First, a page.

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Murat Reis the Elder

From Wikipedia, the free encyclopedia

Murat Reis the Elder
Allegiance Ottoman Empire
Service/branch Ottoman Navy
Battles/warsBattle of Preveza

Murat Reis the Elder (Turkish: Koca Murat Reis; c. 1534 – 1609) was an Ottoman privateer and admiral, who served in the Ottoman Navy. He is regarded as one of the most important Barbary corsairs.[1]

Early career

Born into an Albanian family on Rhodes or in Albania in 1534 he began his career when he joined the crew of Turgut Reis at a very young age.[2][3][4] He also fought alongside Piri Reis in several expeditions. In 1534 Murat Reis accompanied Hayreddin Barbarossa Pasha to Constantinople where they were received by Suleiman I and appointed to take command of the Ottoman fleet. While in Constantinople, Murat Reis participated in the construction of new warships at the naval arsenal on the Golden Horn.

Battle of Preveza

Murat Reis fought in the center-rear wing of Turgut Reis at the naval Battle of Preveza in 1538
Murat Reis fought in the center-rear wing of Turgut Reis at the naval Battle of Preveza in 1538

Murat Reis took part in all of the early naval campaigns of Turgut Reis. On September 25 and 26, 1538, he was assigned with the task of preventing the ships of the Holy League under the command of Andrea Doria from landing at Preveza, and he successfully repulsed them from the shoreline. On September 28, he took part in the main combat and played an important role in the Ottoman victory at the Battle of Preveza, where he fought along with Turgut Reis in the center-rear wing of the Ottoman fleet which had a Y-shaped battle configuration. He continued to accompany Turgut Reis until being assigned as the Commander-in-Chief of the Indian Ocean fleet.

Siege and conquest of Cyprus

In 1570 Murat Reis, in command of a fleet of 25 galleys, was assigned with the task of clearing the area between Crete, Rhodes and Cyprus for the build-up of the naval siege and eventual conquest of Cyprus. He was also assigned with the task of blocking the Venetian ships based in Crete from sailing to Cyprus and assisting the Venetian forces in that island. He continued to undertake this task until the eventual surrender of Famagusta, the final Venetian stronghold on the island.

Canary Islands

In 1585 he led the first expedition of the Barbary corsairs in the Atlantic ocean and captured several of the Canary Islands. During the attacks, among others he captured the Spanish governor of Lanzarote, who was later ransomed and released.

Mediterranean campaigns

Murat Reis was later assigned with the task of controlling the lucrative trade routes between Egypt and Anatolia which were often raided by the Venetians, the French and the Maltese Knights. In 1609, he heard of the presence of a joint French-Maltese fleet of ten galleys, including the famous Galeona Rossa, a large galleon armed with 90 cannons which was known among the Ottomans as the Red Inferno, under the command of a knight named Fresine, off the island of Cyprus, and sailed there to engage them. After successfully striking the enemy ships with cannons from both long distance and close range, he severely damaged the Red Inferno and captured the ship. Six out of the ten French-Maltese galleys were captured, along with the 500 soldiers aboard, and the total of 160 cannons and 2000 muskets which they carried. During the battle Murat Reis was seriously injured. In 1609 he took part in the siege of Vlorë, during which he died.[1]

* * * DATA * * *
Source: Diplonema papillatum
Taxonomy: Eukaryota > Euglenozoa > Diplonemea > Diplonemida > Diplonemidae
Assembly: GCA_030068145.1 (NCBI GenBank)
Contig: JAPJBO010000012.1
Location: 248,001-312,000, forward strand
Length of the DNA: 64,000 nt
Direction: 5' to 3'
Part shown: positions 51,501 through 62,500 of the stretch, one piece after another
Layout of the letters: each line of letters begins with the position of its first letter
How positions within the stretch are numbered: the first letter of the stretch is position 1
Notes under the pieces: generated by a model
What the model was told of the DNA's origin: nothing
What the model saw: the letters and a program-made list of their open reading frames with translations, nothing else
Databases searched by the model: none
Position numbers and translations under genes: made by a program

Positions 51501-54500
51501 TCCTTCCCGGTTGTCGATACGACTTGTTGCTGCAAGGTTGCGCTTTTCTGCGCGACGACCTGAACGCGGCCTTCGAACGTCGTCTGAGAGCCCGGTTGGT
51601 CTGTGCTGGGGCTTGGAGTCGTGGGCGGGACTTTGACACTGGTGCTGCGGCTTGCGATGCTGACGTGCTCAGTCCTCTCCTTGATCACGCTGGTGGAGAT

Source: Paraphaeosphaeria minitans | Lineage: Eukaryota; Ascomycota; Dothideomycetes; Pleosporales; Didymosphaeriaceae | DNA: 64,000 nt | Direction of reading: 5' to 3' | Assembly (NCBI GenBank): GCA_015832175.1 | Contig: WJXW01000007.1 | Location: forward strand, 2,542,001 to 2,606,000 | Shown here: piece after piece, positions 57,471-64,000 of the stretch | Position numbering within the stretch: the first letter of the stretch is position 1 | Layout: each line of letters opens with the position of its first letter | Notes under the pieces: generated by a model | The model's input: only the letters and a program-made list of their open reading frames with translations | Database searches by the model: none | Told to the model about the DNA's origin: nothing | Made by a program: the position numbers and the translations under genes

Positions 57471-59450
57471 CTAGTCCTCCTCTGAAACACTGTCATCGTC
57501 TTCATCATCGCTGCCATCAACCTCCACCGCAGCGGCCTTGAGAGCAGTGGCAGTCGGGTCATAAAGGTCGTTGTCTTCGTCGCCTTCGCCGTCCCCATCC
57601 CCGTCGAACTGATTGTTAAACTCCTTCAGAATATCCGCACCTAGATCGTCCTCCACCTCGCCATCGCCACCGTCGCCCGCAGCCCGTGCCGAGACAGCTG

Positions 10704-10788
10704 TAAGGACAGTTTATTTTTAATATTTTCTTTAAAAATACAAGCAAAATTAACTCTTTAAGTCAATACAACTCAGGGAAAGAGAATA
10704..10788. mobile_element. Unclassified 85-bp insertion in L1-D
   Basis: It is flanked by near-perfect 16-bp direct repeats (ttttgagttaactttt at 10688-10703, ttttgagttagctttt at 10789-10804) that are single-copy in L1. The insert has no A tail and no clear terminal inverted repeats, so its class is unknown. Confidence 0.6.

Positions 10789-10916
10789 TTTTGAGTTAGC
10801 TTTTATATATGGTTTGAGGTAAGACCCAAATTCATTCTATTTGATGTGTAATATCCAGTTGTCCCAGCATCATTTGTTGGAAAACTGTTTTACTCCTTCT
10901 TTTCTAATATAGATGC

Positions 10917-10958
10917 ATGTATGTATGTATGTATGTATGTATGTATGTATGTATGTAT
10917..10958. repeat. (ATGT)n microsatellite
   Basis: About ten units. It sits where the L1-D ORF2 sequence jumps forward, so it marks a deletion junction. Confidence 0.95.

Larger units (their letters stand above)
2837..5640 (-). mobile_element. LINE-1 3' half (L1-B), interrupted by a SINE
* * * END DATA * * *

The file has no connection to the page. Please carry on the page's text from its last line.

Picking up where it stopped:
Several submarines of the Turkish Navy have been named after Murat Reis (see Oruç Reis class submarine). One of the municipalities that form the City of Algiers, which was once the regional capital of the Ottoman Vilayet of Algeria (1517–1830), is named Bir Mourad Raïs (Murat Reis' well) in his honor.

Under the name 'Morato Arráez, he is mentioned in several literary works of the Spanish Golden Age, for example by Miguel de Cervantes and Lope de Vega.[5]

See also

References and sources

  1. ^ a b Konstam, Angus (2008). Piracy: the complete history. Osprey Publishing. p. 89. ISBN 978-1-84603-240-0.
  2. ^ Wilson, Peter (2003). Pirate utopias: Moorish corsairs & European Renegadoes. Autonomedia. p. 41. ISBN 1-57027-158-5.
  3. ^ Konstam, Angus; Cordingly, David (2002). The History of Pirates. ISBN 9781585745166.
  4. ^ Travers, Tim (2012-05-30). Pirates: A History: A History. ISBN 9780752488271.
  5. ^ Muhaj, Ardian (26–29 September 2013). "Ottoman Corsairs in The Atlantic During the 16th Century: Murat Rais, The Albanian and The First Ottoman Expedition to The Canary Islands". Uluslararasi Piri Reis Ve Türk Denizcilik Tarihi Sempozyumu. Istanbul: 261–269.
This page was last edited on 12 September 2019, at 09:05
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